Clause By Clause With Uganda's Anti-Homosexuality Bill
February 16th, 2012
Uganda’s proposed Anti-Homosexuality Bill has been re-introduced into Parliament and is currently in the hands of the Legal and Parliamentary Affairs Committee. As the Committee considers what to do with the bill, there has been considerable confusion over what would happen if the bill were to become law. Most of the attention has focused on the bill’s death penalty provision, but even if it were removed, the bill’s other seventeen clauses would still represent a barbaric regression for Uganda’s human rights record. In this series, we will examine the original text of bill’s eighteen clauses to uncover exactly what it includes in its present form.
After having examined the many ways in which just about anyone can be charged with homosexuality, the many ways in which just about anyone can earn the death sentence, the ridiculous clause against “attempted homosexuality” (when the burden of proof for the “crime” of homosexuality is set so low that it’s almost impossible how anyone could stop short at “attempting it”), and the dangers that the Anti-Homosexuality Bill pose to doctors, lawyers, beauticians, and just about everyone else who comes in contact with gay people — you’d think after all that, we’d be just about finished with examining the Anti-Homoseuxality Bill.
Unfortunately, we are only now reaching the half-way point. So let’s continue and dispense with these three clauses quickly:
8. Conspiracy to engage in homosexuality.
A person who conspires with another to induce another person of the same sex by any means of false pretence or other fraudulent means to permit any person of the same sex to have unlawful carnal knowledge of him or her commits an offence and is liable on conviction to imprisonment for seven years.
9. Procuring homosexuality by threats, etc.
(1) A person who–
(a) by threats or intimidation procures or attempts to procure any woman or man to have any unlawful carnal knowledge with any person of the same sex, either in Uganda or elsewhere;
(b) by false pretences or false representations procures any woman or man to have any unlawful carnal connection with any person of the same sex, either in Uganda or elsewhere; or
(2) A person shall not be convicted of an offence under this section upon the evidence of one witness only, unless that witness is corroborated in some material particular by evidence implicating the accused.
10. Detention with intent to commit homosexuality.
A person who detains another person with the intention to commit acts of homosexuality with him or herself or with any other person commits an offence and is liable on conviction for seven years.
As is the case with the other clauses we’ve examined, these clauses are predicated on the assumption that there is no such thing as a consensual relationship as far as gay people are concerned. Someone is either a perpetrator or a victim, and if one is a victim, one is either “tricked” into homosexuality (how on earth does that happen?), is threatened into it, or is detained and forced into it. Clause 8, of course, is ridiculous, so much so that the Legal and Parliamentary Affairs Committee recommended its deletion. But not because it’s nonsense, but because they somehow managed to find it redundant with Clause 13 (prohibiting the “promotion” of homosexuality) without explaining how it is redundant.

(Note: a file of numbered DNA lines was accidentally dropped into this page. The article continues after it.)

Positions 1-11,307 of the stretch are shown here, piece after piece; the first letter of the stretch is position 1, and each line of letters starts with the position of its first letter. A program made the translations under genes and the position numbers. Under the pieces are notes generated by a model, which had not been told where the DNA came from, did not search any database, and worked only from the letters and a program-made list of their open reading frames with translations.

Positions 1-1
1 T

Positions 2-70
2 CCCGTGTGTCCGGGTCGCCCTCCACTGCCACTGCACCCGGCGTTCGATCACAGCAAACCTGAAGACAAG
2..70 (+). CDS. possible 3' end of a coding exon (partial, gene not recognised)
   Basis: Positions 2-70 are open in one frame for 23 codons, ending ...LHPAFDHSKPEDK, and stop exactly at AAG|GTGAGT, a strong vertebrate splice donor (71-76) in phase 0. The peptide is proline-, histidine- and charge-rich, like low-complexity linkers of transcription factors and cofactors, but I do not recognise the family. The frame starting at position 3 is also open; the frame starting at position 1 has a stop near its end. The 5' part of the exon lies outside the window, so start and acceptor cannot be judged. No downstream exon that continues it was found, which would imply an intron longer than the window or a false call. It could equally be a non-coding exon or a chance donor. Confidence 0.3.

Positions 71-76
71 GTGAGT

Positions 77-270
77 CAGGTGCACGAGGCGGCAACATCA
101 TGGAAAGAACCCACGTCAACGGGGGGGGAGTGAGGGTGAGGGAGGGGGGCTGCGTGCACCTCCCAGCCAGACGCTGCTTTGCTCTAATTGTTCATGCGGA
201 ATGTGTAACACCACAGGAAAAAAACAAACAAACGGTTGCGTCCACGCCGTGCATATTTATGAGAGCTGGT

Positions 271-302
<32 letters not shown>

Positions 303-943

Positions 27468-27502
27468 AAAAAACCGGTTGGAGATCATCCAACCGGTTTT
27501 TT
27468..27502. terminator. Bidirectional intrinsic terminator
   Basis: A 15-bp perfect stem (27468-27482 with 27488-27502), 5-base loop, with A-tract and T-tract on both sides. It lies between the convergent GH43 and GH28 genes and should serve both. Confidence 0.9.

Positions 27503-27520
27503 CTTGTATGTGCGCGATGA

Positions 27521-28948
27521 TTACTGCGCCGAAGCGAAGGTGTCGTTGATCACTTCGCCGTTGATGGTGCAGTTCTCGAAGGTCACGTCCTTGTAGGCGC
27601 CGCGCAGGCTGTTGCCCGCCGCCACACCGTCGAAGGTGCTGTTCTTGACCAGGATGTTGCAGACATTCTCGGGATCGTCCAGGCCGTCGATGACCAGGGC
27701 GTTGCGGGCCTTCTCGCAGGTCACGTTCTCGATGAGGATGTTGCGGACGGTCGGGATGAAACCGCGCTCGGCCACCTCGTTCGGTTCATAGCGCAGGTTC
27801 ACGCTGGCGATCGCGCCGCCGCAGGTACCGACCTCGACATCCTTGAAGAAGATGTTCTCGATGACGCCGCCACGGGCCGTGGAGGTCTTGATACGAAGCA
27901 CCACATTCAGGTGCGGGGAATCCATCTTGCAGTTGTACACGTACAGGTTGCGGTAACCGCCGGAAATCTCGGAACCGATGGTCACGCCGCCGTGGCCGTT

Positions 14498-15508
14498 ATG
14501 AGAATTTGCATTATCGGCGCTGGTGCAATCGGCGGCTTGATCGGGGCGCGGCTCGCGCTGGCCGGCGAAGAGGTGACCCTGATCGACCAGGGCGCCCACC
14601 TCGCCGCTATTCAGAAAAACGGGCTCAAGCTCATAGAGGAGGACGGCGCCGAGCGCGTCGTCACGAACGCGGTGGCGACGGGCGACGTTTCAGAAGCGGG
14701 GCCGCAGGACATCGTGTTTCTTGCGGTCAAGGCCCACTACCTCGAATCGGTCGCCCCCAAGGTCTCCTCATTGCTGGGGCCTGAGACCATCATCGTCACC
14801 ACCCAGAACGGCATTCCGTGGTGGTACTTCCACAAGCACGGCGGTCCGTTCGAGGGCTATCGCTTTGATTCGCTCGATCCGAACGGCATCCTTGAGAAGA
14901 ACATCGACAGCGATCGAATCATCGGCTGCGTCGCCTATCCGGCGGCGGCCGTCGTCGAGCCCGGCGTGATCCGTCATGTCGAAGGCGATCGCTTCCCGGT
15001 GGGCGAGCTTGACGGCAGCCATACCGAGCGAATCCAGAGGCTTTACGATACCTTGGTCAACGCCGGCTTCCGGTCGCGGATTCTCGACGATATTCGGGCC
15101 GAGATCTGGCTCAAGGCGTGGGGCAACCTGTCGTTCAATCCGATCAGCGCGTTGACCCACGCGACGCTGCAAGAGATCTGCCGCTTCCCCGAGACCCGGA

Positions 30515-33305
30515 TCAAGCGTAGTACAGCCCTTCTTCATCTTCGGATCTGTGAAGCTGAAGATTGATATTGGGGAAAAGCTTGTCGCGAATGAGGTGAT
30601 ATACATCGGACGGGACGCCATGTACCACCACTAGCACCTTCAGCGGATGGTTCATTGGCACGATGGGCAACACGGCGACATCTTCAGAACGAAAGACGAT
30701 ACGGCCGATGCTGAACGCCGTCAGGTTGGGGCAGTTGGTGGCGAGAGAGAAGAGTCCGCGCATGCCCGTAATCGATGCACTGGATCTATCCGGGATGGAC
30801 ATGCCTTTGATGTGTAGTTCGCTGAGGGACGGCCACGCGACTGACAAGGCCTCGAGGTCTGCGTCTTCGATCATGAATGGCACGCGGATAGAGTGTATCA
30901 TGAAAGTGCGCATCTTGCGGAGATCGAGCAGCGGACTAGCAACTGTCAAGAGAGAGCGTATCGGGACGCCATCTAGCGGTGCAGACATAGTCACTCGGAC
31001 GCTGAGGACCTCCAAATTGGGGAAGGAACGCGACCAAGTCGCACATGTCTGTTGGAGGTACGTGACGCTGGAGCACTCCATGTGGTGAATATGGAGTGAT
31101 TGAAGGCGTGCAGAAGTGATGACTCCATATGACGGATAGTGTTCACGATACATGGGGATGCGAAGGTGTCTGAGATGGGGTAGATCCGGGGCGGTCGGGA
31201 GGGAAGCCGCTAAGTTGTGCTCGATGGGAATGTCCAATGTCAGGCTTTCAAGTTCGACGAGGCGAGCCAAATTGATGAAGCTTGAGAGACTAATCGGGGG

Clauses 9 and 10 however are somewhat more serious. After all, I think we can agree that threatening someone to have gay sex should be a crime, and that detaining someone in order to have gay sex with them should also be a crime. On those points, I think we all can find common ground.
But while we’re on the topic, shouldn’t threatening someone to have any kind of sex also be a crime? Shouldn’t detaining someone in order to have any kind of sex also be a crime? Of course they should be, and of course they already are.
The addition of these clauses here in the Anti-Homosexuality Bill serve no legal purpose. They merely make illegal that which is already illegal. But they do serve a propaganda purpose by reinforcing the idea that gay people are inherently criminal in all aspects of their relationships. And they also provide a convenient menu from which quick-thinking so-called “victims of homosexuality” can choose when they decide to take advantage of Clauses 5 and 6 to get out of jail free while throwing their partner under the bus.
As for the Legal and Parliamentary Affairs Committee recommendations, they chose to keep Clause 10, but recognized that Clause 9 could have benefited from some proofreading. They recommended striking the unfinished phrase “either in Uganda or elsewhere; or” and adding at the end of the provision the words “…commits an offence and is liable on conviction be liable to imprisonment of seven years.” Oops. It looks like their recommendation needed some more proofreading.
As we said before, the Eight Parliament disbanded before adopting the recommendations. The bill that is back in the Legal and Parliamentary Affairs Committee for the Ninth Parliament is the original bill, which still contains these clauses as originally submitted.
Clause By Clause With Uganda’s Anti-Homosexuality Bill:
Clauses 1 and 2: Anybody Can Be Gay
Clause 3: Anyone Can Be “Liable To Suffer Death”
Clause 4: Anyone Can “Attempt to Commit Homosexuality”
Clauses 5 and 6: Anyone Can Be A Victim (And Get Out Of Jail Free If You Act Fast)
Clauses 7 and 14: Anyone Can “Aid And Abet”
Clauses 8 to 10: A Handy Menu For “Victims” To Choose From
Clauses 11, 14, 16 and 17: Nowhere To Run, Nowhere To Hide
Clause 12: Till Life Imprisonment Do You Part
Clause 13: The Silencing of the Lambs
Clause 14: The Requirement Isn’t Only To Report Gay People To Police. It’s To Report Everyone.
Clauses 15 and 19: The Establishment Clauses For The Ugandan Inquisition
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